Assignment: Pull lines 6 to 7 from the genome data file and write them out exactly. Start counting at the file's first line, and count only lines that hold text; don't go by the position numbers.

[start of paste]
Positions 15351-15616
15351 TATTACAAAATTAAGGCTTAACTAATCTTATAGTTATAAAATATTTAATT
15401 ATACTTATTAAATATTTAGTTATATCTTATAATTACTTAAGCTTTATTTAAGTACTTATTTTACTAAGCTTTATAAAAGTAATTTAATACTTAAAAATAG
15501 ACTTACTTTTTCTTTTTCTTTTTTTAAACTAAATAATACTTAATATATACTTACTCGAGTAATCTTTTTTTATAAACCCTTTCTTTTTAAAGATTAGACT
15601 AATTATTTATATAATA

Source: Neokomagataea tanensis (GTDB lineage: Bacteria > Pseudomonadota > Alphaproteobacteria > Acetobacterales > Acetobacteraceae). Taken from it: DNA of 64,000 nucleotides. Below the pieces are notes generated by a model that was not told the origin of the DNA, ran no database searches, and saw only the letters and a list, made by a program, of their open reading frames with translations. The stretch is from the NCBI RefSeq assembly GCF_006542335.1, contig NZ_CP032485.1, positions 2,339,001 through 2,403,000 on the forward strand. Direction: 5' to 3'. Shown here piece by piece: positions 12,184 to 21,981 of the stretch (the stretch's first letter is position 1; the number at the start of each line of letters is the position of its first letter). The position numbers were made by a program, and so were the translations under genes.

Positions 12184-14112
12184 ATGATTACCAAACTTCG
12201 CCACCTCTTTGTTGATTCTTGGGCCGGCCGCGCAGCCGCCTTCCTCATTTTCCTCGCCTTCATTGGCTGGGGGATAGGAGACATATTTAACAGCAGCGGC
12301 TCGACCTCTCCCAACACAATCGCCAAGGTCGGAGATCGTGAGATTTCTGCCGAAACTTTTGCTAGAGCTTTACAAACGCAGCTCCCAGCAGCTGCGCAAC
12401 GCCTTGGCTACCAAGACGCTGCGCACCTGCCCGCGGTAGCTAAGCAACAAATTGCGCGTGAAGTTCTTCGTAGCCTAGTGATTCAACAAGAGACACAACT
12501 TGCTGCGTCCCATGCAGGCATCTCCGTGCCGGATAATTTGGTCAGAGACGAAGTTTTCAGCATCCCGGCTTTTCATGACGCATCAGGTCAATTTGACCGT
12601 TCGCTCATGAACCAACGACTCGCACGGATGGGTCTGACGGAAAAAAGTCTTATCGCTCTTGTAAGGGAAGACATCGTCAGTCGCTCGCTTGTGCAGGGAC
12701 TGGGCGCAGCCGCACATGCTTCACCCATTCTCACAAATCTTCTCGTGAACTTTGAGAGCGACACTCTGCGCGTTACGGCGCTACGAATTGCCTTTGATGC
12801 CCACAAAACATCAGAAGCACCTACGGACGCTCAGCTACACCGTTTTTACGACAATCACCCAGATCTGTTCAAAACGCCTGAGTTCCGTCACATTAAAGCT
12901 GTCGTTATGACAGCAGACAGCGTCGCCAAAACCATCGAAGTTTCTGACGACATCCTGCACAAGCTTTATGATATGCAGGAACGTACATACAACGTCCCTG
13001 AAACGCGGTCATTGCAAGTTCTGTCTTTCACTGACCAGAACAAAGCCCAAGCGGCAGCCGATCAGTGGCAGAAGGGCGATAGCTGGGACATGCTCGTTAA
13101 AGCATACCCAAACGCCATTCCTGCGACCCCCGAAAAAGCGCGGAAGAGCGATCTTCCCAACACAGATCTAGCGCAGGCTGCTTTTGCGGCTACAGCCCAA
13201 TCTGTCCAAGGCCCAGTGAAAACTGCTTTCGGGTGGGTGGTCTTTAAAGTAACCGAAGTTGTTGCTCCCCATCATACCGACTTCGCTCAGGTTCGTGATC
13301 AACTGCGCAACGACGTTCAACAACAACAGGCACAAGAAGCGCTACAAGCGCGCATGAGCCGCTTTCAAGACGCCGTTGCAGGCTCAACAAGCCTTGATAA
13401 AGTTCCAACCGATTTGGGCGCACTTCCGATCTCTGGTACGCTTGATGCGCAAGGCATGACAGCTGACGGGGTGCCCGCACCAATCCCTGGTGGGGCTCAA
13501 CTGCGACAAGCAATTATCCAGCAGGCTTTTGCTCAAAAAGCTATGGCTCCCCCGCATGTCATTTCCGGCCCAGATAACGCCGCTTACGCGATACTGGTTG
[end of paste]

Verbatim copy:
Source: Neokomagataea tanensis (GTDB lineage: Bacteria > Pseudomonadota > Alphaproteobacteria > Acetobacterales > Acetobacteraceae). Taken from it: DNA of 64,000 nucleotides. Below the pieces are notes generated by a model that was not told the origin of the DNA, ran no database searches, and saw only the letters and a list, made by a program, of their open reading frames with translations. The stretch is from the NCBI RefSeq assembly GCF_006542335.1, contig NZ_CP032485.1, positions 2,339,001 through 2,403,000 on the forward strand. Direction: 5' to 3'. Shown here piece by piece: positions 12,184 to 21,981 of the stretch (the stretch's first letter is position 1; the number at the start of each line of letters is the position of its first letter). The position numbers were made by a program, and so were the translations under genes.

Positions 12184-14112